The National Fire Protection Association (NFPA) has just announced a partnership with GM and OnStar to provide electric vehicle emergency training for first responders, and kicked off the training series.The announcement was made at the International Association of Fire Chiefs (IAFC) Fire-Rescue International Conference in Chicago where GM and OnStar demonstrated emergency techniques on the Chevy Volt.
The training program is funded by the US government Recovery Act and will consist of a series of training courses. The NPFA will also be reaching out to other automakers that are producing electric cars.
“With the Chevrolet Volt and other electric vehicles about to hit the streets, it is important to know that first responders are trained and ready to respond,” said Andrew Klock, NFPA’s senior project manager for the initiative. “First responders have a long history of successfully adapting their response to new automotive technologies in order to protect the public as well as themselves.”
“This collaboration gives us an opportunity to extend our electric vehicle training and education program giving our nation’s first responders a platform to learn more about this new era of automotive transportation,” said Chevrolet Safety Director Gay Kent.
Chevrolet and OnStar are helping to produce the series of online courses and videos which will be used in instructor-led courses. The objective is to ensure first responders know how to deal specifically with EVs and the Volt in particular during emergency situations such as crashes and fires.
The first kick-off three-hour presentation took place at the conference and included an extraction demonstration using an actual Chevrolet Volt. Key points such as where to cut the high strength steel in an extraction were highlighted.
Other items included in the presentation were how to power down the 360-v high voltage systems in an emergency and how to fight a battery fire (with water not dry chemicals). It was also noted that OnStar will transmit the advent of a Volt crash to the OnStar command center so that first responders could be advised the crash involves an electric car.
And, to sadden yourself a little, you can watch this video of firemen slicing up a perfectly usable Volt:
Source (GM) and (GreenCarCongress)
Posted in: Dealers, Features with 339 Comments
Today I finished the second training module for the 2011 Chevrolet VOLT. Just like the first one, much of the information presented was a review of what I had already learned here on GM-Volt.com…
The emphasis in this section was on the “Driving Experience” that will set a new standard in what an ‘electric car’ or ‘hybrid car’ can be. The review started with three words: Comfort, Quality, Quietness. From there the discussion quickly moved into “Performance”. The 2011 Chevy VOLT will have the feel of a 250hp V6 mid-size sedan with 273 lb.-ft. of torque and a top end speed of 100 MPH.
Based on the recent videos shown on GM-Volt.com and others, I think it will be easy to show that driving an Extended Range Electric Vehicle will be a lot of fun! The “VOLT experience” really shines once you get inside, and that is the focus for today.
Here are some of the new images and descriptions:
When you open the driver’s door, the driver’s steering wheel screen comes to life and shows the current status of the car’s charging system. It shows if you are charging by 120V or 240V and the ETA to completion of charge if it is not already done.
Also, what is the EV range based on the current charge status if you drove away immediately. The current Odometer reading is shown too.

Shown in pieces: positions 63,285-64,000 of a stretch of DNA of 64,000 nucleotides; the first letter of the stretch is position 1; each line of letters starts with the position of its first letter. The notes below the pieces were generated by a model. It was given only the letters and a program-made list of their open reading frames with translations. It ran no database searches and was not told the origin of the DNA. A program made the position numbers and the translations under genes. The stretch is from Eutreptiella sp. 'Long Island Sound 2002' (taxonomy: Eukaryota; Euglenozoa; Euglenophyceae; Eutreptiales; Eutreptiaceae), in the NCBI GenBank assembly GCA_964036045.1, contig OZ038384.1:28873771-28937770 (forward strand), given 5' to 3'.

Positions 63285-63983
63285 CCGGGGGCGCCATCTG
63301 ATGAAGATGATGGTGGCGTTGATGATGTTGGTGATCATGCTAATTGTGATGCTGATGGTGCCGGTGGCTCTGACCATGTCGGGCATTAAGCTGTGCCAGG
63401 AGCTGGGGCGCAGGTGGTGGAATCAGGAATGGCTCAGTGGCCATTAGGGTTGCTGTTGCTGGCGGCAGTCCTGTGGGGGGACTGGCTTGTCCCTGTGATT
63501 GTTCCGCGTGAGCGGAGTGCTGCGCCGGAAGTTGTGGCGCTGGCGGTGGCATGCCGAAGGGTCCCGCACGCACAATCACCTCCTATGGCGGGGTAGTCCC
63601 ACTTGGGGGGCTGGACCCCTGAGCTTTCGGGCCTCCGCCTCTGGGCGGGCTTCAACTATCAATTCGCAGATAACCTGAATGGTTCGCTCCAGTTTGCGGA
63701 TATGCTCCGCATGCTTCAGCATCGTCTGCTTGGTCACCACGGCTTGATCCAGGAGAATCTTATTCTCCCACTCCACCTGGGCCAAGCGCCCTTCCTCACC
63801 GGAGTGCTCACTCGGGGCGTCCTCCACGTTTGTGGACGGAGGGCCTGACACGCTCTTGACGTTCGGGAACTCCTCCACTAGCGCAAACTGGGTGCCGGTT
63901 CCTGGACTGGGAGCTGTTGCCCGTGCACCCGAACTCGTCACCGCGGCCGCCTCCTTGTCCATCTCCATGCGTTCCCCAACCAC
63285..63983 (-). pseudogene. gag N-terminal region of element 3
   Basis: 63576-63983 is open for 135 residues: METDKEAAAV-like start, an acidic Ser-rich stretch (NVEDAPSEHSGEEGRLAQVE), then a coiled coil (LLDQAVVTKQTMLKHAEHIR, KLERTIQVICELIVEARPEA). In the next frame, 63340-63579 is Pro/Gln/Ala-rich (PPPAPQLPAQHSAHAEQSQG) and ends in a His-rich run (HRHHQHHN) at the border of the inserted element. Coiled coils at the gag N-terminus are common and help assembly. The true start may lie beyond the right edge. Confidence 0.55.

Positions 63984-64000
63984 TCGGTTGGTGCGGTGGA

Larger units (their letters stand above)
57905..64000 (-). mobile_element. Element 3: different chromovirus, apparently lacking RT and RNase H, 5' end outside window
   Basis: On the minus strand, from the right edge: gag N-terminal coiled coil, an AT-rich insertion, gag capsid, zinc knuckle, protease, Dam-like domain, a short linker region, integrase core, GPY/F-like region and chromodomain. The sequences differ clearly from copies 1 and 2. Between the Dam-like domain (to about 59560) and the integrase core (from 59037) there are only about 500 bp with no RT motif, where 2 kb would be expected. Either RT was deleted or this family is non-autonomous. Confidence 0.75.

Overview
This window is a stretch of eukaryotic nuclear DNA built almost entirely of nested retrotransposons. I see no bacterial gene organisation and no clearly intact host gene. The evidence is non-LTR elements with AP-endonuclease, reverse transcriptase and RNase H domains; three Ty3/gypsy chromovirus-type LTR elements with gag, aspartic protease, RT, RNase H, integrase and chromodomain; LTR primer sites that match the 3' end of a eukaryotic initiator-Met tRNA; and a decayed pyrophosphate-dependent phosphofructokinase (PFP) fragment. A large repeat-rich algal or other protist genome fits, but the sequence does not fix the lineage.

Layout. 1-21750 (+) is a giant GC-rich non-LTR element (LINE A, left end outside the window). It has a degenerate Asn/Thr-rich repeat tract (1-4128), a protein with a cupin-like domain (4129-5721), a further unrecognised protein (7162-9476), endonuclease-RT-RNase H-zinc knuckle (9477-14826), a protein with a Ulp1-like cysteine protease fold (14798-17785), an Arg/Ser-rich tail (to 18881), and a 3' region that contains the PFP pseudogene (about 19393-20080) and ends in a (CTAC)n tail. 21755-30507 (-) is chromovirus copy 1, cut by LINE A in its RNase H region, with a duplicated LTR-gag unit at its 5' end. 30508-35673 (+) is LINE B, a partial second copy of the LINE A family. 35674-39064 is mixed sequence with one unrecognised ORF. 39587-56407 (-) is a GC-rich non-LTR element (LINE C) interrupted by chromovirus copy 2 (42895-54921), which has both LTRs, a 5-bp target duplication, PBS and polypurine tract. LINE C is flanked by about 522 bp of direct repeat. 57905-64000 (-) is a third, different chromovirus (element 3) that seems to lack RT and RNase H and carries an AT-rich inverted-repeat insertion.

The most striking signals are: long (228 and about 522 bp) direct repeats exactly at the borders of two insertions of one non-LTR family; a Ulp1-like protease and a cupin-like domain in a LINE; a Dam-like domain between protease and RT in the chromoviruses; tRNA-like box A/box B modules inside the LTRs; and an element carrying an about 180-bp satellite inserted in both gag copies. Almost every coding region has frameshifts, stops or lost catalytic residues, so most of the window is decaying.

When you close the door there is a synchronized animation between the two 7″ screens welcoming the driver.
(in this image the two 7” high resolution screens are shown side-by-side as animation welcomes you)
If the driver has the keyfob in their possession inside of the car, the START button will be flashing blue. Just push the button to start the car. Shortly after, an audio cue will play when vehicle is ready to drive.
When the car is “On”, you are presented with the configurable driver’s information screen. It can be set to a very ‘simple’ display, or with as much information as you need.
Please remember that these are only ‘sample images’ and not to use these for debates about EV or CS mileage figures. Just like in the first training session there was no mention of gas tank size or charge sustaining mode MPG figures.
There were only a few images of the driver’s display but I found them easy to read and very colorful.Next came a quick overview of the buttons on the center stack, shown in ceramic white and black.
VOLT customers will be able to easily track the overall performance of the vehicle with additional screens like these which are activated by pressing the “green leaf” button on the center stack:
This one shows the Energy Efficiency for today’s drive based on your Driving Style and where you have the Climate Controls set. There is also a choice for Energy Usage, which I believe everyone here is going to study closely when they take a ‘real’ test drive.
The driving modes were covered again and the three factors that will affect your maximum EV Range: Terrain, Temperature and Technique (driving technique).
It ended with a review of the options available for the VOLT, along with a review of “Chevrolet Connect” powered by OnStar. This is one of the features that makes the ‘connected experience’ really shine.
Using this SmartPhone App, you can pre-program your charging start time and set it to ‘text you’ when the charge is completed. It can also be set to remind you to plug in your VOLT, or alert you when the car is unplugged before or during a scheduled charge. These functions can also be set from your desktop computer through the “MyVolt.com” website. With so many ways to communicate with your car, it seems unlikely that anyone could “forget” to plug the car in when it is needed.”
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